Sunday, August 22, 2010

Living in Germany, By Morgan Stockdill, Age 11

Hi, I'm here to tell you all about the good and bad things that by living overseas as a military child may happen to you. My dad is a 1st Sergeant in the Army and I live in Schweinfurt, Germany. I am a sixth grader in Schweinfurt Middle School, home of the Golden Nights. I am not the coolest person in school, but I am smart. I am an average looking person with brown hair, brown eyes and freckles. I have one younger brother, one older sister and so I'm the middle child. I was born in Fort Polk, Louisiana in 1998 and lived there only one year and then we moved to Fort Benning, Georgia. My brother was born in Fort Benning, Georgia in 2000. We stayed there for almost two years and then moved to Germany in 2001. I lived in Germany nine years and I am still here. It's amazing— Most people move in about three or four years, but I've been stuck here forever. These are a few facts about me and what I'm about to write about. I hope you enjoy my story.

My family and I have traveled to many places around Europe and we even took an 11-hour plane flight to Japan (which gave me a headache). This is one of my favorite things about living abroad. When I go home to the states and tell my cousins about all the places I've been, their eyes like pop out. My cousins told me that they have only been to Florida, Canada, and Pennsylvania, where they live. I thought Columbus showed us that the world is not flat and that you won't fall off the edge if you travel too far. So why don't people in the USA travel on a plane and go somewhere new, so they may even learn something? I’ll bet that many people in the USA don't even leave the continent of North America. Leaving North America is only one advantage of living abroad. While traveling, you can learn about different cultures, customs, and languages. You get to see great things like the Mona Lisa in Paris, the Blarney stone in Ireland, the Great Pyramids of Giza in Egypt, Tulips of Holland, Mt. Fuji in Japan, and the Leaning Tower of Pisa in Italy. All these things I have seen. Do you think that the people in the U.S.A. kind of live in a bubble? Some people think that there is nothing more than where they live and what they have seen. Traveling is my favorite thing about living abroad.

Living abroad is very different than living in the USA. There are many things you have to get used to. While living in Germany, I have learned how to look for certain things. For instance, if I was looking for a gift for my friend, I would have to go the Post Exchange, because over here we don't have a mall, book store, or Toys R Us. We don't get all the products that can be found in the U.S. The people here learn English in school, but sometimes are not the best at it. So when you live here you learn how to speak German also. Staying in touch with friends and family is sometimes a pain in the butt, but we make it. Sometimes I wish that we were in the U.S., but then I remember how many things I love over here.

I would like to tell you about Germany and other ways it's different from the USA. First, all the stores are closed on Sunday and on most holidays. A lot of people ride bikes around here. My dad and I have ridden from my house all the way through Schweinfurt to where my mom works on base (which most of the time takes an hour). In spring, every town makes a May Pole, which is a big wooden pole that shows the different stores that are in the town. In my town, once a May Pole split in half. Schnitzel is a common German food as is bratwurst, which is a sausage-like hotdog. If you came and ate German food, you would never want to leave.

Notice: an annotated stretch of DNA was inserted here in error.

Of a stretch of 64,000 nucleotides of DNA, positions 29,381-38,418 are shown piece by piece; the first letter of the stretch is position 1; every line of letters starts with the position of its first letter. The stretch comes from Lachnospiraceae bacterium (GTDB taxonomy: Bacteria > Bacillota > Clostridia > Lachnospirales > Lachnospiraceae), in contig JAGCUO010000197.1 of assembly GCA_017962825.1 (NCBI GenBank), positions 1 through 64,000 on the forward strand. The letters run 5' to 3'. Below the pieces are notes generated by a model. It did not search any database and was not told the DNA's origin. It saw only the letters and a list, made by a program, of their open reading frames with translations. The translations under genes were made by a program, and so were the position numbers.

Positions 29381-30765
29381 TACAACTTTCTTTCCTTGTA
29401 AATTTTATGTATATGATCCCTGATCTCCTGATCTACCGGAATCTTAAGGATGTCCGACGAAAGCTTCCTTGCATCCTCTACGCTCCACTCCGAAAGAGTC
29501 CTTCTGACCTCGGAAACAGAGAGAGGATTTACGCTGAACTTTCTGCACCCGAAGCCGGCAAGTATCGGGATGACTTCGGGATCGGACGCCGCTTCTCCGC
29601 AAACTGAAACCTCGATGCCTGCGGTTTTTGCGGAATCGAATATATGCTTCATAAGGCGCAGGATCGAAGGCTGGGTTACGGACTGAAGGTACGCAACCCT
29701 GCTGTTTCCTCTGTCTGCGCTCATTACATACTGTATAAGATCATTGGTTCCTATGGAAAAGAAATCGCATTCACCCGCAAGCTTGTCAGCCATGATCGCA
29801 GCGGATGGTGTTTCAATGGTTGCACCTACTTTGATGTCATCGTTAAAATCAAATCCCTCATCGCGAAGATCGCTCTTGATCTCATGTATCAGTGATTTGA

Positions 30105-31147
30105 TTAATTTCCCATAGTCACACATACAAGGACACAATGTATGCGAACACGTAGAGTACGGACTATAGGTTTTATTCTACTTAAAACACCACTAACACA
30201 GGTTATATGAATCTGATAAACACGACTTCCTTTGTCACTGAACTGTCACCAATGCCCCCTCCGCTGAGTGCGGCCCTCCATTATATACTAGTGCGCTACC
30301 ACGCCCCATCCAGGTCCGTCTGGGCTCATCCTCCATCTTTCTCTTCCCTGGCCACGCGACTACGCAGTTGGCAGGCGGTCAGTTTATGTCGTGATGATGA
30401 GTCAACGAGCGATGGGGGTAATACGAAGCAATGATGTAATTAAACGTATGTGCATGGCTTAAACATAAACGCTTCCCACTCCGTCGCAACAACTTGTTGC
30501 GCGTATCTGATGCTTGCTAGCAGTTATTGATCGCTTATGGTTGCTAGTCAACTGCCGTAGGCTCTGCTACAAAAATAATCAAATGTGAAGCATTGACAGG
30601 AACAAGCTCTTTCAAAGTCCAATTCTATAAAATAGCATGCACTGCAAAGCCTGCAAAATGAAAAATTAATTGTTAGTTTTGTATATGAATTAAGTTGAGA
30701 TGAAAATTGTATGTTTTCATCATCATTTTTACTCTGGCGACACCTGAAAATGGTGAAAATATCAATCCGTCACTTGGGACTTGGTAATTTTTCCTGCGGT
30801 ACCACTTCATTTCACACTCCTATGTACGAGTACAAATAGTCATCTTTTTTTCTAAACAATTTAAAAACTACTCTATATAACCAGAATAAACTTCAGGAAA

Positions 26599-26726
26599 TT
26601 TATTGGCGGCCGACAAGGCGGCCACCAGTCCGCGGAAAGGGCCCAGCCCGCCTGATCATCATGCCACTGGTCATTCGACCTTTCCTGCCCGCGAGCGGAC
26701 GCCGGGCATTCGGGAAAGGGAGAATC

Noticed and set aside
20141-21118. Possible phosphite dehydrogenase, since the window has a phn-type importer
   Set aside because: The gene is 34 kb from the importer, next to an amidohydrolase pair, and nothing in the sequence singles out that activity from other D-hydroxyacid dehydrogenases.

These are a few facts about Germany. Maybe one day you could come here and enjoy these things yourself.

I hope you now understand why living abroad is so cool, fun, fantastic, and awesome. Germany is just one of the places you could be stationed abroad. Living abroad may be full of challenges, but it is worth it.

No comments:

Post a Comment

Note: Only a member of this blog may post a comment.


Julie Rahm

Mindset means everything. And no one knows this better than Julie Rahm, aka America's Mindset Mechanic. A former naval physicist, Julie applies physics to the energy of human thought and the results thoughts create. As a military daughter, spouse and mother-in-law she has experienced the challenges of deployment separations, frequent moves and telecommuting careers while remaining happy and achieving her dreams. With her passion and people-loving style, Julie has provided the metaphorical tools for thousands of people to bridge the gap between their thoughts and their lives. Julie Rahm, M.S., is a certified Frame of Mind Coach who has appeared on numerous television and radio broadcasts, including The Phil Knight Show and ABC affiliates. She hosts The Mindset Mechanic LIVE on Saturdays and Sundays on FM107.1 WTKF and AM1240 WJNC in Eastern NC. Her weekly column The Mindset Mechanic appears in The Pamlico News. She has been quoted in numerous newspapers, and on the web at and Julie is an inspirational keynote speaker conveying life lessons through a blend of intuitive success strategies, enlightened wisdom, humor and fun. She is the Champion of Military Kids around the World. Julie's latest book is Volume I of Military Kids Speak.

Sixth Street Website Design & E-Marketing, LLC